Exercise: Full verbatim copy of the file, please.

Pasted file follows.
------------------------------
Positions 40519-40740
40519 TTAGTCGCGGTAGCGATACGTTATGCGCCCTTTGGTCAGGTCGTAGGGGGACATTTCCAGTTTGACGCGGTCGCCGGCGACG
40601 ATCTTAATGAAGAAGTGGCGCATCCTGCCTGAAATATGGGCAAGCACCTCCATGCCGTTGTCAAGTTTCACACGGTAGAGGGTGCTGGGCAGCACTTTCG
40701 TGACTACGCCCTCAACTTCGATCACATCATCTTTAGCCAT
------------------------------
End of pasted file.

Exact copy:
Positions 40519-40740
40519 TTAGTCGCGGTAGCGATACGTTATGCGCCCTTTGGTCAGGTCGTAGGGGGACATTTCCAGTTTGACGCGGTCGCCGGCGACG
40601 ATCTTAATGAAGAAGTGGCGCATCCTGCCTGAAATATGGGCAAGCACCTCCATGCCGTTGTCAAGTTTCACACGGTAGAGGGTGCTGGGCAGCACTTTCG
40701 TGACTACGCCCTCAACTTCGATCACATCATCTTTAGCCAT